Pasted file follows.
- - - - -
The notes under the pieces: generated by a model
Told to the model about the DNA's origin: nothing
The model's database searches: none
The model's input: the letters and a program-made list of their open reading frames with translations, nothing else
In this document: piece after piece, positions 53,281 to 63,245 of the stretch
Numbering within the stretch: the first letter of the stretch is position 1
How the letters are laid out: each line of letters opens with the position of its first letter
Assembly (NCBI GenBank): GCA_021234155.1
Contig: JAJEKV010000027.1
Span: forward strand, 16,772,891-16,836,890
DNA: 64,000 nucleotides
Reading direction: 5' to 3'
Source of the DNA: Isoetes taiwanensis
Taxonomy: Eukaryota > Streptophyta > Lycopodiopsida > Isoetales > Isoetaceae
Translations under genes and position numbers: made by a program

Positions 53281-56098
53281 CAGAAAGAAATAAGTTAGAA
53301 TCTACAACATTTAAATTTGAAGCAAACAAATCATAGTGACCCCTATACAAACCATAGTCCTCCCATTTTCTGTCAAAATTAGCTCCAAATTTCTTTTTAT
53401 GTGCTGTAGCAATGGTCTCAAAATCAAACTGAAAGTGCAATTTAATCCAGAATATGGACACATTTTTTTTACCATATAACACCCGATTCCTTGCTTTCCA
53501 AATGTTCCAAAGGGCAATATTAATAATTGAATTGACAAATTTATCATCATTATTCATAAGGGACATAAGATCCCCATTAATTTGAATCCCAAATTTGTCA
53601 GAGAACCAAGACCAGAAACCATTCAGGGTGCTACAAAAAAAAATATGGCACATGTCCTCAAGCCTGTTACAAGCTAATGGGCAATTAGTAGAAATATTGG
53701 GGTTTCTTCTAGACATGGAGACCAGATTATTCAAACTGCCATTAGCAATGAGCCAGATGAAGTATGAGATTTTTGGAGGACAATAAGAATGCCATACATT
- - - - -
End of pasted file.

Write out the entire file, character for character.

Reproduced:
The notes under the pieces: generated by a model
Told to the model about the DNA's origin: nothing
The model's database searches: none
The model's input: the letters and a program-made list of their open reading frames with translations, nothing else
In this document: piece after piece, positions 53,281 to 63,245 of the stretch
Numbering within the stretch: the first letter of the stretch is position 1
How the letters are laid out: each line of letters opens with the position of its first letter
Assembly (NCBI GenBank): GCA_021234155.1
Contig: JAJEKV010000027.1
Span: forward strand, 16,772,891-16,836,890
DNA: 64,000 nucleotides
Reading direction: 5' to 3'
Source of the DNA: Isoetes taiwanensis
Taxonomy: Eukaryota > Streptophyta > Lycopodiopsida > Isoetales > Isoetaceae
Translations under genes and position numbers: made by a program

Positions 53281-56098
53281 CAGAAAGAAATAAGTTAGAA
53301 TCTACAACATTTAAATTTGAAGCAAACAAATCATAGTGACCCCTATACAAACCATAGTCCTCCCATTTTCTGTCAAAATTAGCTCCAAATTTCTTTTTAT
53401 GTGCTGTAGCAATGGTCTCAAAATCAAACTGAAAGTGCAATTTAATCCAGAATATGGACACATTTTTTTTACCATATAACACCCGATTCCTTGCTTTCCA
53501 AATGTTCCAAAGGGCAATATTAATAATTGAATTGACAAATTTATCATCATTATTCATAAGGGACATAAGATCCCCATTAATTTGAATCCCAAATTTGTCA
53601 GAGAACCAAGACCAGAAACCATTCAGGGTGCTACAAAAAAAAATATGGCACATGTCCTCAAGCCTGTTACAAGCTAATGGGCAATTAGTAGAAATATTGG
53701 GGTTTCTTCTAGACATGGAGACCAGATTATTCAAACTGCCATTAGCAATGAGCCAGATGAAGTATGAGATTTTTGGAGGACAATAAGAATGCCATACATT